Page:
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[liberationtech] [cpsr-activists] CPSR Curriculum?

Yosem Companys ycompanys at
Mon Feb 4 15:30:43 PST 2019

I wonder if the study had been conducted in the following radically
different way instead whether it had resulted in a different outcome.
Studying the effect of a class that implicitly (if not explicitly)
inculcates self-interest is, if Nobel Prize-winning economist Oliver
Williamson to be believed, one form of studying the effects of teaching
ethics on human behavior:

The specific question addressed by Frank et al. (1993) was this: Does
> exposing college students to the precepts and findings of rational choice
> theory influence the power they perceive self-interest has, or at least
> should have, over their own lives and that of the average other? The
> researchers examined this question by assessing students' responses at both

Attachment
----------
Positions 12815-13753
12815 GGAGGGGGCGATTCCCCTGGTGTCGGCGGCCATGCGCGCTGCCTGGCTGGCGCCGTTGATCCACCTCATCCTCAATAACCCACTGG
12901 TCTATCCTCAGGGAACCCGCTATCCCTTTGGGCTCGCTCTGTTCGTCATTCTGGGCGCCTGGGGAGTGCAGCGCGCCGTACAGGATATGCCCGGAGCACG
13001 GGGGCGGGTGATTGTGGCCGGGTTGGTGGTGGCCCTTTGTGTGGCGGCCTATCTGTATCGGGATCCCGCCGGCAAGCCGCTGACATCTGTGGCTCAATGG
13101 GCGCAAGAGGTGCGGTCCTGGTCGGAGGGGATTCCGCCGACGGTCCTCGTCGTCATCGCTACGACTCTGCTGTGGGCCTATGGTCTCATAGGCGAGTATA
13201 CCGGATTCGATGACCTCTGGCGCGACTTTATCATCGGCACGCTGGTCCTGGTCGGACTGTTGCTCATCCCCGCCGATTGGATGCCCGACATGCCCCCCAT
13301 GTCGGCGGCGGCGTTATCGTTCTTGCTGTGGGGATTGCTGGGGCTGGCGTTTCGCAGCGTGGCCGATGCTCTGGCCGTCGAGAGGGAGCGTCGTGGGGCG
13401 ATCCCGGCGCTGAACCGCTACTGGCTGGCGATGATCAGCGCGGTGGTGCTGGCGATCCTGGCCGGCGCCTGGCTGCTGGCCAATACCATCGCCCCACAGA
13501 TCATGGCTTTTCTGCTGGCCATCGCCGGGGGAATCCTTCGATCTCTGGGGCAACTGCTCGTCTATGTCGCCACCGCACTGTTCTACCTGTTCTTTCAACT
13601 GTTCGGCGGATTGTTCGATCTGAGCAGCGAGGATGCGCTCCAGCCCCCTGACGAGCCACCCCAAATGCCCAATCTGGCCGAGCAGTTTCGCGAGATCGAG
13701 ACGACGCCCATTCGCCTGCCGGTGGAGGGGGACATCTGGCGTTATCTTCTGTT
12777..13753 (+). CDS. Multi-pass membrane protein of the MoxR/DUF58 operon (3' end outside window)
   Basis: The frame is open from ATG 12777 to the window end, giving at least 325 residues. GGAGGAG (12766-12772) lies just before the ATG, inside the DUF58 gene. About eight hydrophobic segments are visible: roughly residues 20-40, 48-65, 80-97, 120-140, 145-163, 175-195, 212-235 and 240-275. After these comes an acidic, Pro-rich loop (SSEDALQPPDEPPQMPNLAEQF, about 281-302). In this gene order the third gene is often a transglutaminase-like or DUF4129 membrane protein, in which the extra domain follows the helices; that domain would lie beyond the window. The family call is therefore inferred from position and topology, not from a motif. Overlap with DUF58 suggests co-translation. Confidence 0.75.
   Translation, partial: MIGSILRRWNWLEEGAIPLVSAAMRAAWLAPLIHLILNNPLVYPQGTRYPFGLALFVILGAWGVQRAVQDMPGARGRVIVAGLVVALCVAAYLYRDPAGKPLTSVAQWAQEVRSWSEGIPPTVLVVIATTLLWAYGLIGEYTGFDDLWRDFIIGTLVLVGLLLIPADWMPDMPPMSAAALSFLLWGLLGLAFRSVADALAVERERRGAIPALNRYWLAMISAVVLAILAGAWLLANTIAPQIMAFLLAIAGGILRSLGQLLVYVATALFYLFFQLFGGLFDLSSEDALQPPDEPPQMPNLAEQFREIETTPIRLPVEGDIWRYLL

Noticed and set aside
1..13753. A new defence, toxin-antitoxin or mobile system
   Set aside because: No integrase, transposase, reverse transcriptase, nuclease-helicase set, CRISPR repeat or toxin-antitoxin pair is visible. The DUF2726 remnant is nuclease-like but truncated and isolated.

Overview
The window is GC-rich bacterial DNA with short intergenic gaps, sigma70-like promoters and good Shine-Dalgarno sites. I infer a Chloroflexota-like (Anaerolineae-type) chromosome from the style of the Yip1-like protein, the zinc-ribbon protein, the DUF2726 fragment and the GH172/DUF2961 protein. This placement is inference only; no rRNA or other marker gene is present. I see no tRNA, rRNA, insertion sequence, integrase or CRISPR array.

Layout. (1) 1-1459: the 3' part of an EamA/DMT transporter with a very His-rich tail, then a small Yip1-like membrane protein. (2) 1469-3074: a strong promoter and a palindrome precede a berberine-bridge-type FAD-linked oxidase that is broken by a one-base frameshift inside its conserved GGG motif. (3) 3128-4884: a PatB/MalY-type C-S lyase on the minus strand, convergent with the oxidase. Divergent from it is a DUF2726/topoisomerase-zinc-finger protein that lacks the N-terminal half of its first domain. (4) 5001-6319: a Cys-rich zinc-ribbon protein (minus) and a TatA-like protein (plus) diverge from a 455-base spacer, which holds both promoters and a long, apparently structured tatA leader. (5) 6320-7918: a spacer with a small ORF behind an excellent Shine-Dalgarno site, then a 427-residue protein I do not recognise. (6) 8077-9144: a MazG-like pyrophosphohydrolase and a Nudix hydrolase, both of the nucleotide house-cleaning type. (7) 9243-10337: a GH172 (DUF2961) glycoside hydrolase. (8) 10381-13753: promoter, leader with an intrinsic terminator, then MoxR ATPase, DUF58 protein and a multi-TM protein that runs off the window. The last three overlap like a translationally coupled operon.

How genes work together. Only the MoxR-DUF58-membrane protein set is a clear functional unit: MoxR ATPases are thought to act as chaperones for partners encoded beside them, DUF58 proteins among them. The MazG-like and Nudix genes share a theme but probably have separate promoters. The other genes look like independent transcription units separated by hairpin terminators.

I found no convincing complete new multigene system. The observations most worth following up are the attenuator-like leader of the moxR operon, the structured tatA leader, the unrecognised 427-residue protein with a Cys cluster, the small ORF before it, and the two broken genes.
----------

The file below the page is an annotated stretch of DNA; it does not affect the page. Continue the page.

> the beginning and end of the semester to two ethical dilemmas ("Would you
> return a lost envelope with $100 in it?" and "Would you report a billing
> error that benefited you?"). Students were members of one of two different
> microeconomics classes or of a class unrelated to economics (astronomy). Of
> the economics classes, one was taught by an instructor who specialized in
> game theory (a field in which self-interest is axiomatic), the other, by an
> instructor who specialized in economic development in Maoist China. The
> results supported the hypothesis that studying economics can foster
> self-interest. Over the course of the semester, the responses of students
> in the game theorist's class increased in self-interest more than did those
> of students in the other economist's class; these latter students'
> responses, in turn, increased more in self-interest than did those of
> students in the control (astronomy) professor's class. Similar changes
> emerged on measures assessing students' expectations of the actions of the
> average person.